On my first viewing of Dan in Real Life, I thoroughly enjoyed the sweet, romantic comedy-drama, the loving extended family, the vacation home by the ocean. On the second viewing, the plot contrivances started to show through. The family, the house — it all seemed a little too perfect. But sometimes we watch movies for an idealized version of life. The characters and their world were appealing enough that I enjoyed visiting them again.
Dan on Vacation
PG-13 for some innuendo
- Audio commentary
- Featurette on composer
- Deleted scenes
Steve Carrell goes from a hapless 40-year-old virgin to a hapless widowed father of three daughters in Dan in Real Life. His life isn’t so bad, and he knows it. But there is a hole in his life, filled by the papers and books on his late wife’s side of the bed. After setting up some conflicts with his daughters, the movie sends them off to his parents’ home in Rhode Island for a vacation with his extended family.
In a house bustling with siblings, spouses, nieces and nephews, Dan’s the only adult without a mate. In an unsettled mood, he heads to the bookstore in town, where he meets Marie (Juliette Binoche). After a long coffee together, her phone rings. Turns out she’s in a relationship, but she’ll give him her number. When Dan gets back to the house, he finds out that she’s the girlfriend of his brother, Mitch. Neither Dan nor Marie can bring themselves to tell the family about their earlier meeting, which leads to many humorously awkward and uncomfortable situations.
The story occasionally veers into family sitcom territory. And like many sitcoms, it ends with lessons learned, and all the loose ends neatly and happily tied up. Then again, any other resolution would have been unsatisfying. Dan in Real Life is a nice feel-good movie with likeable characters and strong performances. Just because you know where it’s going doesn’t mean you can’t enjoy the journey.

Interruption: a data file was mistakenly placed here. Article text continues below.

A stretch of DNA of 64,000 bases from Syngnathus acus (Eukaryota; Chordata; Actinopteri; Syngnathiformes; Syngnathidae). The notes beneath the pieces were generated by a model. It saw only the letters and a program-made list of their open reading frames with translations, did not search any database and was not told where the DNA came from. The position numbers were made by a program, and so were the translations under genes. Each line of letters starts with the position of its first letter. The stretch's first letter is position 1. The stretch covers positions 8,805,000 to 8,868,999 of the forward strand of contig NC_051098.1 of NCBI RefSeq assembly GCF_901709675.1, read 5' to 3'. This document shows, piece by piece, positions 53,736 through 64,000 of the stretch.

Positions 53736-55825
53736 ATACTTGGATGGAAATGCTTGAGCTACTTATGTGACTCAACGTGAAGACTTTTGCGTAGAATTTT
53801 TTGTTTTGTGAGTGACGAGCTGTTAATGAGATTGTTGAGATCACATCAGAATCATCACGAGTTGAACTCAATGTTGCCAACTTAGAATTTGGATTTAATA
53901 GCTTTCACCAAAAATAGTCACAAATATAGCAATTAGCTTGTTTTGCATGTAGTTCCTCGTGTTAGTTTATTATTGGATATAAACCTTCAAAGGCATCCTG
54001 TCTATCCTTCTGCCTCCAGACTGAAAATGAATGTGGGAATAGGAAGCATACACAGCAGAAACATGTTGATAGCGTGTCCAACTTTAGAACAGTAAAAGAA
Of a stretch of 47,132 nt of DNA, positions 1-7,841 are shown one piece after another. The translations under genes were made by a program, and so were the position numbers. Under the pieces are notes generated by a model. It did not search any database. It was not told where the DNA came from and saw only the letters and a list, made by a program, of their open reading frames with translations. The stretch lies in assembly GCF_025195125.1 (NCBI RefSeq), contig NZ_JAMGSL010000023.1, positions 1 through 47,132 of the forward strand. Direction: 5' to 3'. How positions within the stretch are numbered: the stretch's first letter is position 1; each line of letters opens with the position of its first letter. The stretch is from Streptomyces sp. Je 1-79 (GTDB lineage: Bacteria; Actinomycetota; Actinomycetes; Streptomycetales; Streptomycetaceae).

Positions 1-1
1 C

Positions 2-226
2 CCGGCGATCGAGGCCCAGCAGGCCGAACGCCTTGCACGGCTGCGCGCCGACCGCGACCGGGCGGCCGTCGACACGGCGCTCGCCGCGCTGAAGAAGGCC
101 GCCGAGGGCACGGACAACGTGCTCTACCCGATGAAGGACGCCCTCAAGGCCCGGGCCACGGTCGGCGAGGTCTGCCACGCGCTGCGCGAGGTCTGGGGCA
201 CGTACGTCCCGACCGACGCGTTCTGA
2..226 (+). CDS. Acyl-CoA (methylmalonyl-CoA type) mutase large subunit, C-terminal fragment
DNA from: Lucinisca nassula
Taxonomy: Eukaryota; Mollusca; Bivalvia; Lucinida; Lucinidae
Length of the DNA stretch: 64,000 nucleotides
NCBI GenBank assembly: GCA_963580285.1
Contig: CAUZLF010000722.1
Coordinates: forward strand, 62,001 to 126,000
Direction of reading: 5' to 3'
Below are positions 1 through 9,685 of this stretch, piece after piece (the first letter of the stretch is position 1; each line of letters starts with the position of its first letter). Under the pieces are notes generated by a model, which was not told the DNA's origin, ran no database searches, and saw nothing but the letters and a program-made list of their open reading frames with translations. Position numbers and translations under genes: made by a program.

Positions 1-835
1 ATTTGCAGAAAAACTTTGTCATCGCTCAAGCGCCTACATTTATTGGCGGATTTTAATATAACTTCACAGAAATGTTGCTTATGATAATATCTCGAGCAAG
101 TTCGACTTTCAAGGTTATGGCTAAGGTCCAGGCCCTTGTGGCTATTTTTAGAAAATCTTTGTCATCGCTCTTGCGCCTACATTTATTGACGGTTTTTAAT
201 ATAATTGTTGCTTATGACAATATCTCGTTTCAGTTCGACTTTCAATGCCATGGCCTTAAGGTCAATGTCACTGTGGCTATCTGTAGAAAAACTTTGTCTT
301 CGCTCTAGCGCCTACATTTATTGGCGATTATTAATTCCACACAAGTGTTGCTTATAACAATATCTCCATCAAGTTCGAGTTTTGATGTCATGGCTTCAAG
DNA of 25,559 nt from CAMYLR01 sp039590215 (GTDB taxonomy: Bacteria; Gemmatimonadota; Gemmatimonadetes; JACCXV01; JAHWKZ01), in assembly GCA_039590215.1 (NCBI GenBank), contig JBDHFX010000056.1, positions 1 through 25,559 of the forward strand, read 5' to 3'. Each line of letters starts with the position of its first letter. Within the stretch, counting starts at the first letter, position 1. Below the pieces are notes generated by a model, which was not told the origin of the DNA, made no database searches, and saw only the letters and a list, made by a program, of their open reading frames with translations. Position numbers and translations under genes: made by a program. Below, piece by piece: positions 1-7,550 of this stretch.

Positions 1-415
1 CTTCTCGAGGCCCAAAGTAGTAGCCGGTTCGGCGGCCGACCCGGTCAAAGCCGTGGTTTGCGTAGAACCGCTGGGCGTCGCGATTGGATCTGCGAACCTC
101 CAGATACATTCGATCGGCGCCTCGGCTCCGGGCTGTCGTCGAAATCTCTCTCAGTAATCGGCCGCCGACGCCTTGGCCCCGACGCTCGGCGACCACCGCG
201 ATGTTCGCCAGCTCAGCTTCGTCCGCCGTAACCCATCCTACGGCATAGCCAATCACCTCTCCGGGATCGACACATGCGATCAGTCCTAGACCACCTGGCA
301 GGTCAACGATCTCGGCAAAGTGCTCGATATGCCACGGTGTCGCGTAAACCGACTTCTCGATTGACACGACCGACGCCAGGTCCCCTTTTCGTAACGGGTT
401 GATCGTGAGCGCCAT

Director and co-writer Peter Hedges keeps the audio commentary moving briskly. He shares some behind-the-scenes stories and talks about his influences (he was raised by a single father), but spends too much time telling viewers what’s happening on screen. A 15-minute making-of featurette mostly consists of people praising the movie. Some of the most interesting information is repeated by Hedges on the commentary track. A more interesting featurette is about the score by Norwegian pop musician Sondre Lerche. Hedges was looking for distinctive, but low-key music for the movie.
The DVD also has 11 deleted scenes with optional commentary by Hedges. Most of his commentary is along the lines of, “I really liked this scene, but in the end it just didn’t fit.” This commentary is worth a listen, to give the scenes some context. Finally, the disc includes short section of outtakes, which consists mostly of actors humorously blowing their lines.
Picture and Sound
Both the picture and sound were excellent. The DVD has both subtitles and audio tracks in French and Spanish.
How to Use This DVD
After watching the movie, check out the deleted scenes with the commentary turned on. If you feel like more, check out the featurettes and blooper reel. You can skip the audio commentary.